Sodium alginate is a chemical taken from brown seaweeds. It is used to make medicine.
Sodium alginate is highly viscous and is often used as an emulsifier and a gelling agent. These properties give sodium alginate a variety of uses in many industries.
- Algin is used to lower cholesterol levels and to reduce the amount of heavy chemicals including strontium, barium, tin, cadmium, manganese, zinc, and mercury that are taken up by the body. Algin is also used for the prevention and treatment of high blood pressure.
- In foods, algin is used in candy, gelatins, puddings, condiments, relishes, processed vegetables, fish products, and imitation dairy products.
- In manufacturing, algin is used as a binding agent in tablets, as a binding and soothing agent in throat lozenges, and as a film in peel-off facial masks.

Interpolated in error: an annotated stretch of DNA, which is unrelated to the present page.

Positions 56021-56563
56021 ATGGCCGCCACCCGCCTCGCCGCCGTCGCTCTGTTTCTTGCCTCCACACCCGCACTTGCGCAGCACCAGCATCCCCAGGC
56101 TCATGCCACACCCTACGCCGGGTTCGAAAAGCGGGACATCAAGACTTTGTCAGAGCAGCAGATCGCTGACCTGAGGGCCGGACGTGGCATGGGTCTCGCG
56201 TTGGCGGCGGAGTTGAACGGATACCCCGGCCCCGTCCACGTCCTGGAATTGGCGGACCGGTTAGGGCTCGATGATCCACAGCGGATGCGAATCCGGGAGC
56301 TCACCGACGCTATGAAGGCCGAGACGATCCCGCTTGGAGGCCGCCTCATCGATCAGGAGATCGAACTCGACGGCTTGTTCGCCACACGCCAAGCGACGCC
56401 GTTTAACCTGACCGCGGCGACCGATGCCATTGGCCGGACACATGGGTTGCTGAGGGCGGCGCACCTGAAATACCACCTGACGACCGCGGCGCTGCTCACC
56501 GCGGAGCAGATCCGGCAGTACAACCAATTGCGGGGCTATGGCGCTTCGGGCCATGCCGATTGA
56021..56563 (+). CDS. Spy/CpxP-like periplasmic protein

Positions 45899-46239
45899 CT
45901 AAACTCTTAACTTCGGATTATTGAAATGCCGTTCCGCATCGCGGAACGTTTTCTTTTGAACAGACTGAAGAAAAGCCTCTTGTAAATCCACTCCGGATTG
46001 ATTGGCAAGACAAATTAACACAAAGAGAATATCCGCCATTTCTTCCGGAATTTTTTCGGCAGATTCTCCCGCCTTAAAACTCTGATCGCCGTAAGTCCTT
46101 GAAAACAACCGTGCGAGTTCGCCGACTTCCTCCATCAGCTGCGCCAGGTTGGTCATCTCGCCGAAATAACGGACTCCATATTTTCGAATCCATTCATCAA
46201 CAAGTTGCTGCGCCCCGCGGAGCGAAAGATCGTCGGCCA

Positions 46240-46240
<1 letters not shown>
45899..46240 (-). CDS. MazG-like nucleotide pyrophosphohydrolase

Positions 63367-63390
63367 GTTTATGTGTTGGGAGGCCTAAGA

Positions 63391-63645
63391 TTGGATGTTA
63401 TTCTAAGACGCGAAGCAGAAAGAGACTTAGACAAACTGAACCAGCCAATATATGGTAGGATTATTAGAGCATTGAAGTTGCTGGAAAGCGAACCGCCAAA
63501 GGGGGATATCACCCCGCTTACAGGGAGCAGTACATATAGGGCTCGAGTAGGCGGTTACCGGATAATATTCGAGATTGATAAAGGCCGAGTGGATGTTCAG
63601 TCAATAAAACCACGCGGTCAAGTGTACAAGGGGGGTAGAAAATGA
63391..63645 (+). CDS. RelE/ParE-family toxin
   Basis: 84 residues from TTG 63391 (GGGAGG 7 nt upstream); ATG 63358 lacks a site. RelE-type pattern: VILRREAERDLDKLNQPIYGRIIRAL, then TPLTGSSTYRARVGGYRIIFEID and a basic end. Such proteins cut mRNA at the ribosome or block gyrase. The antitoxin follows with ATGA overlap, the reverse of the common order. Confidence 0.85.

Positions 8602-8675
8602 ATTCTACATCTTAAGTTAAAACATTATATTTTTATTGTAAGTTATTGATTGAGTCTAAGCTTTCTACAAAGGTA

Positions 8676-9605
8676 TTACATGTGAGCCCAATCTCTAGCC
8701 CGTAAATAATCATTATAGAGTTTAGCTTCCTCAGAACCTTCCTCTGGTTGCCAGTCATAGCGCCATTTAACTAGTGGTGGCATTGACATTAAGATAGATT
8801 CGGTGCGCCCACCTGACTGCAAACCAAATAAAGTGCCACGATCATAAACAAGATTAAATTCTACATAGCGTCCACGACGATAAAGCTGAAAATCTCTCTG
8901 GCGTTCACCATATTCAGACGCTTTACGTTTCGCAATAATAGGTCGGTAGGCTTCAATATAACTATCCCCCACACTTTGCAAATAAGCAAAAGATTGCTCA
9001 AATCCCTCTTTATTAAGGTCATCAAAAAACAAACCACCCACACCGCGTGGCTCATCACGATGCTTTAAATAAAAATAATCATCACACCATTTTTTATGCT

- Algin seems to be LIKELY SAFE when used in food amounts. However, the safety of larger medicinal amounts is not known.
- Special Precautions & Warnings:Pregnancy and breast-feeding: Dried algin is LIKELY UNSAFE when inserted into the cervix to induce labor, as it has been linked with serious adverse effects. Not enough is known about the use of algin during pregnancy when taken by mouth or when used in any form during breast-feeding. Stay on the safe side and avoid use.
- Medications taken by mouth (Oral drugs) interacts with Sodium alginate
Algin is a thick gel. Algin can stick to medications in the stomach and intestines. Taking algin at the same time as medications that you take by mouth can decrease how much medication your body absorbs, and decrease the effectiveness of your medication. To prevent this interaction, take algin at least one hour after medications you take by mouth.
Alginate, Alginate de Sodium, Alginates, Alginato, Algine, Algue Géante, Ascophylle Noueuse, Ascophyllum nodosum, Goémon Noir, Laminaire Digitée, Laminaria digitata, Macrocystis pyrifera, Pacific Kelp, Sea Whistle, Varech Palmé, Varech Porte-Poire